Erdogan Calls For End To ‘Worrying’ Developments In East Ukraine After Meeting Zelenskiy

Turkish President Recep Tayyip Erdogan (right) with his Ukrainian counterpart, Volodymyr Zelenskiy, in Istanbul on April 10.  

Turkish President Tayyip Erdogan called for an end to what he described as "worrying" developments in eastern Ukraine’s Donbas region after meeting with Ukrainian President Volodymyr Zelenskiy on April 10.

The meeting, which lasted more than three hours in Istanbul, was part of a previously scheduled visit but coincided with increased tensions between Kyiv and Moscow over the long-running conflict in eastern Ukraine.

Erdogan expressed his concern about the current fraught situation at a news conference alongside Zelenskiy, adding that he hoped the conflict would be resolved peacefully through dialogue and in line with Ukraine’s territorial integrity.

"We believe that the current crisis can be solved with peaceful and diplomatic means on the basis of the integrity of Ukraine and international law," Erdogan said.

Turkey and Ukraine, both of which border on the Black Sea, maintain close relations, and Turkey has previously condemned the Russian annexation of the Crimean Peninsula in 2014.

"As Turkey, we have strongly defended the integrity and sovereignty of Ukraine. We have once more confirmed our decision not to recognize the occupation of Crimea," Erdogan said at the press conference.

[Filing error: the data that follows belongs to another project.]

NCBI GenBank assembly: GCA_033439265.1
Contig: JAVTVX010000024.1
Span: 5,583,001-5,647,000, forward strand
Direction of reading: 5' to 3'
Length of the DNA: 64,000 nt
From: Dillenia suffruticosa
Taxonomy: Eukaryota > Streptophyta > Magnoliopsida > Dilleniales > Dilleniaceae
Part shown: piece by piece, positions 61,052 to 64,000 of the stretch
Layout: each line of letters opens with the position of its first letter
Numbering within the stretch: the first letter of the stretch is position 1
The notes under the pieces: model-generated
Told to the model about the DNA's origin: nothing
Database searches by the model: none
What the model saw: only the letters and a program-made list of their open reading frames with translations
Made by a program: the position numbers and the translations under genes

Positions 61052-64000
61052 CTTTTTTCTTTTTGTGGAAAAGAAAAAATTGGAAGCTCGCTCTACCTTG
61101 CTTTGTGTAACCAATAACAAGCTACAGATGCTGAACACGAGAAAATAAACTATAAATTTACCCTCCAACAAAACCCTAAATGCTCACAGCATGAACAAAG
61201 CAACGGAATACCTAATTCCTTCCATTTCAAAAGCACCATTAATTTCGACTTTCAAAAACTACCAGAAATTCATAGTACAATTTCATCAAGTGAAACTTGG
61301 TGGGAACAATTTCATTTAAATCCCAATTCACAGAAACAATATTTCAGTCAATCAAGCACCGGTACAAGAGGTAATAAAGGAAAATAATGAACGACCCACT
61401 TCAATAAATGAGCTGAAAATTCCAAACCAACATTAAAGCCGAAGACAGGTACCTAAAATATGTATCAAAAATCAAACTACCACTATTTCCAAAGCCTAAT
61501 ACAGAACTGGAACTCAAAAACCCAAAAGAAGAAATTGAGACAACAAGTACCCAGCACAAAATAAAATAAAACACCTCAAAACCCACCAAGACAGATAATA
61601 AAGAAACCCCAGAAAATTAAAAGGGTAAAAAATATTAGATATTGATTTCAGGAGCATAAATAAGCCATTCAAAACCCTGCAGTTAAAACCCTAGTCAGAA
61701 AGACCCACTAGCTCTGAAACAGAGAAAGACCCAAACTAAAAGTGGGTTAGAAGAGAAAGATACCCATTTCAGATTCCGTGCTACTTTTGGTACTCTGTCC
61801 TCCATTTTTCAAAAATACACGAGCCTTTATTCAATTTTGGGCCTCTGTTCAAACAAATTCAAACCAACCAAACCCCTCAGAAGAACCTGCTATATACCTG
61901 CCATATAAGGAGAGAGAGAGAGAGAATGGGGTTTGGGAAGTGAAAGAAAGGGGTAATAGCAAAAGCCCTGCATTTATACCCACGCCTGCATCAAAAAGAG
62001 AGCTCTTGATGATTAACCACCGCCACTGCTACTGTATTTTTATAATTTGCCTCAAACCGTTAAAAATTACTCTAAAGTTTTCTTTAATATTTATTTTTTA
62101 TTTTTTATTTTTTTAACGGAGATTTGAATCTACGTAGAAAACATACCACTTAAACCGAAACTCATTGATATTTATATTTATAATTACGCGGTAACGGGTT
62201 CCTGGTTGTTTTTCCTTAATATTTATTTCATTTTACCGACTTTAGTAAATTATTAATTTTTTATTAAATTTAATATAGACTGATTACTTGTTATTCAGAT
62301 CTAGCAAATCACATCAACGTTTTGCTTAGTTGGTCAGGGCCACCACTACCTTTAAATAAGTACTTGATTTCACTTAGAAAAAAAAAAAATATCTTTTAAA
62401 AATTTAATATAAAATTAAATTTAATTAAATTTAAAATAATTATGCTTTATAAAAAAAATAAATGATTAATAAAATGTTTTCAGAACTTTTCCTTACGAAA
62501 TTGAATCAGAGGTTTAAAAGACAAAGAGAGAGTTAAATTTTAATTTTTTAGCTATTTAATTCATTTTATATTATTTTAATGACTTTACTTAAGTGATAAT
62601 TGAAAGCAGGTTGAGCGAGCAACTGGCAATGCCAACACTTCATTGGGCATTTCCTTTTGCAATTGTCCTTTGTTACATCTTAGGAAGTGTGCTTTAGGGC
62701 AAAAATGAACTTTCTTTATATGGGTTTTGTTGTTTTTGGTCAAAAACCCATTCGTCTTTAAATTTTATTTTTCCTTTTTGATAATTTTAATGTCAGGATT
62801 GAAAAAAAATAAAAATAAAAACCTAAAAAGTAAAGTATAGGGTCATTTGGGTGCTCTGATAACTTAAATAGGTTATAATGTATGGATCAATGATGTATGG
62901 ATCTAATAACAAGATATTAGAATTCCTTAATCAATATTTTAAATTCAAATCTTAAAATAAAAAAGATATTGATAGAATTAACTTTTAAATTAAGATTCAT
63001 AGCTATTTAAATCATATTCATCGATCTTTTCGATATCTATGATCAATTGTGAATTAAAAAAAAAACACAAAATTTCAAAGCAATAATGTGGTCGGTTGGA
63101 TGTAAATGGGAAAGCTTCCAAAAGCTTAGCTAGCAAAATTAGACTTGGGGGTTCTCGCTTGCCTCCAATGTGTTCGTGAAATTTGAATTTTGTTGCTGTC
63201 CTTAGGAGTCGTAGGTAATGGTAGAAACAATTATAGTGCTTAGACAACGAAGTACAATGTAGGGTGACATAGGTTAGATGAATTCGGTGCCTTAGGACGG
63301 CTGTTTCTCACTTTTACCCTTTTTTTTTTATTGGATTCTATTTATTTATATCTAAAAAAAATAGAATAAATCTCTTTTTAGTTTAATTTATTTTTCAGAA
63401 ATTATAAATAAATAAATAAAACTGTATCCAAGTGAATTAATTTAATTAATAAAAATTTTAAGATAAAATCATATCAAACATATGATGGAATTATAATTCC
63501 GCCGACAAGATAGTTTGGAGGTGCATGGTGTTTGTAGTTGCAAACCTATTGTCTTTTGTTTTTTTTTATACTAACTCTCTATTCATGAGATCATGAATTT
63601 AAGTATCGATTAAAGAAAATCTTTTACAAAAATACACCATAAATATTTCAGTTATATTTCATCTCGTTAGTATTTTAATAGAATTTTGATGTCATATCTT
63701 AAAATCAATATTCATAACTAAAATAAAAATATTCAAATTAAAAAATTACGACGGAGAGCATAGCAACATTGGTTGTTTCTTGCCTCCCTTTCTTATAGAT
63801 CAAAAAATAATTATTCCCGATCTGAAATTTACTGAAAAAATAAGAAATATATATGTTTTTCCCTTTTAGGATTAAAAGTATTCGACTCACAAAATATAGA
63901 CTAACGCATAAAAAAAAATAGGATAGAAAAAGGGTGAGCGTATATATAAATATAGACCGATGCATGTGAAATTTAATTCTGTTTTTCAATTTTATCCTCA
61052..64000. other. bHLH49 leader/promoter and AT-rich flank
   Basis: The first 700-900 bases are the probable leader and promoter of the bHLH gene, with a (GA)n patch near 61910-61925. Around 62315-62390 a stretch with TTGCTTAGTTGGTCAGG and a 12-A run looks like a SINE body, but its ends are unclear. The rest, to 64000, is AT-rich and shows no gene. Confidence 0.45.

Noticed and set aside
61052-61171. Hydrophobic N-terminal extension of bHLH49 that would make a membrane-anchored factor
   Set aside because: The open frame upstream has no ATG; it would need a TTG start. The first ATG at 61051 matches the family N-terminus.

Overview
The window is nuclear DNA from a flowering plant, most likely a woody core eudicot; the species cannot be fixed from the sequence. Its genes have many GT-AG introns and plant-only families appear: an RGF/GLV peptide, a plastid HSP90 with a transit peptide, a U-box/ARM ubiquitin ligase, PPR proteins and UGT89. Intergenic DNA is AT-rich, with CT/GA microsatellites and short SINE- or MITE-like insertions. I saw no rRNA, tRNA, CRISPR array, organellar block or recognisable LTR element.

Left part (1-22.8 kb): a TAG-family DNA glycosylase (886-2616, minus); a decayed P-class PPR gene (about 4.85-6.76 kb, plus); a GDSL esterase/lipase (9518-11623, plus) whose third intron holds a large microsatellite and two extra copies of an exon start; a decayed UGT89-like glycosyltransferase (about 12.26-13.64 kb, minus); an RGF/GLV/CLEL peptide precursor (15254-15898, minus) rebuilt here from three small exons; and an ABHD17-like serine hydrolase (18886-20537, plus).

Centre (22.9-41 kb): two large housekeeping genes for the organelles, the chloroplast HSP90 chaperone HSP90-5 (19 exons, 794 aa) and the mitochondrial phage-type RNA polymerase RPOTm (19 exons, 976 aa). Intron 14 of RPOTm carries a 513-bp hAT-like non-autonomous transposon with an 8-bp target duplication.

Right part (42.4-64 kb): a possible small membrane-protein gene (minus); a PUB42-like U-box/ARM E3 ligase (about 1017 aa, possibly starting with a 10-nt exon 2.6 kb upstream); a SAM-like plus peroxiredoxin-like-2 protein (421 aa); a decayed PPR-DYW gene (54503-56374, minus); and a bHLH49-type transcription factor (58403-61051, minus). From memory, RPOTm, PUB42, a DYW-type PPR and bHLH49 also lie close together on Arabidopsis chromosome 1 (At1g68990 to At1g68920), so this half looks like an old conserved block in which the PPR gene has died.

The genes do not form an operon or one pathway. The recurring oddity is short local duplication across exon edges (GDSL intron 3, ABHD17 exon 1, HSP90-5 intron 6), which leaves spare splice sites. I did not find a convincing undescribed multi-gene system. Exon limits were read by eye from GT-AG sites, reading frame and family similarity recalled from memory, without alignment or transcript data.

During their meeting the presidents also discussed expanding defense cooperation between their countries. Zelenskiy said the stepped-up cooperation would apply especially to weaponry and the construction of fighter jets.

Zelenskiy said Kyiv and Ankara share the same view on threats in the Black Sea region and the response to those threats.

Zelenskiy, who visited troops in the Donbas region two days ago, said he had briefed Erdogan on the situation in detail.

Major movements of Russian armed forces toward or near Ukraine’s borders and into Ukraine’s Russian-occupied Crimean Peninsula have been captured in photographs, video, and other data, fueling concerns that Moscow may be preparing to send forces into eastern Ukraine.

The Kremlin has rejected Western calls to pull back its troops, denying they are a threat while adding that military movements within Russia are an internal sovereign issue.

Washington has called Moscow’s military buildup "destabilizing," and the White House has expressed concern about the recent troop movements.

U.S. Secretary of State Antony Blinken consulted the German and French foreign ministers on April 9 about the need for Russia to cease its military buildup in the occupied Crimean Peninsula and near Ukraine’s eastern borders.

Russia seized Ukraine’s Crimean Peninsula in March 2014, sending in troops and staging a referendum denounced as illegitimate by at least 100 countries.

Since then, overwhelming evidence suggests Russia has continued to lend diplomatic and military aid to armed separatists fighting in the Donbas region.

The conflict has killed more than 13,000 people and displaced more than 1 million since April 2014.

With reporting by Reuters and AP

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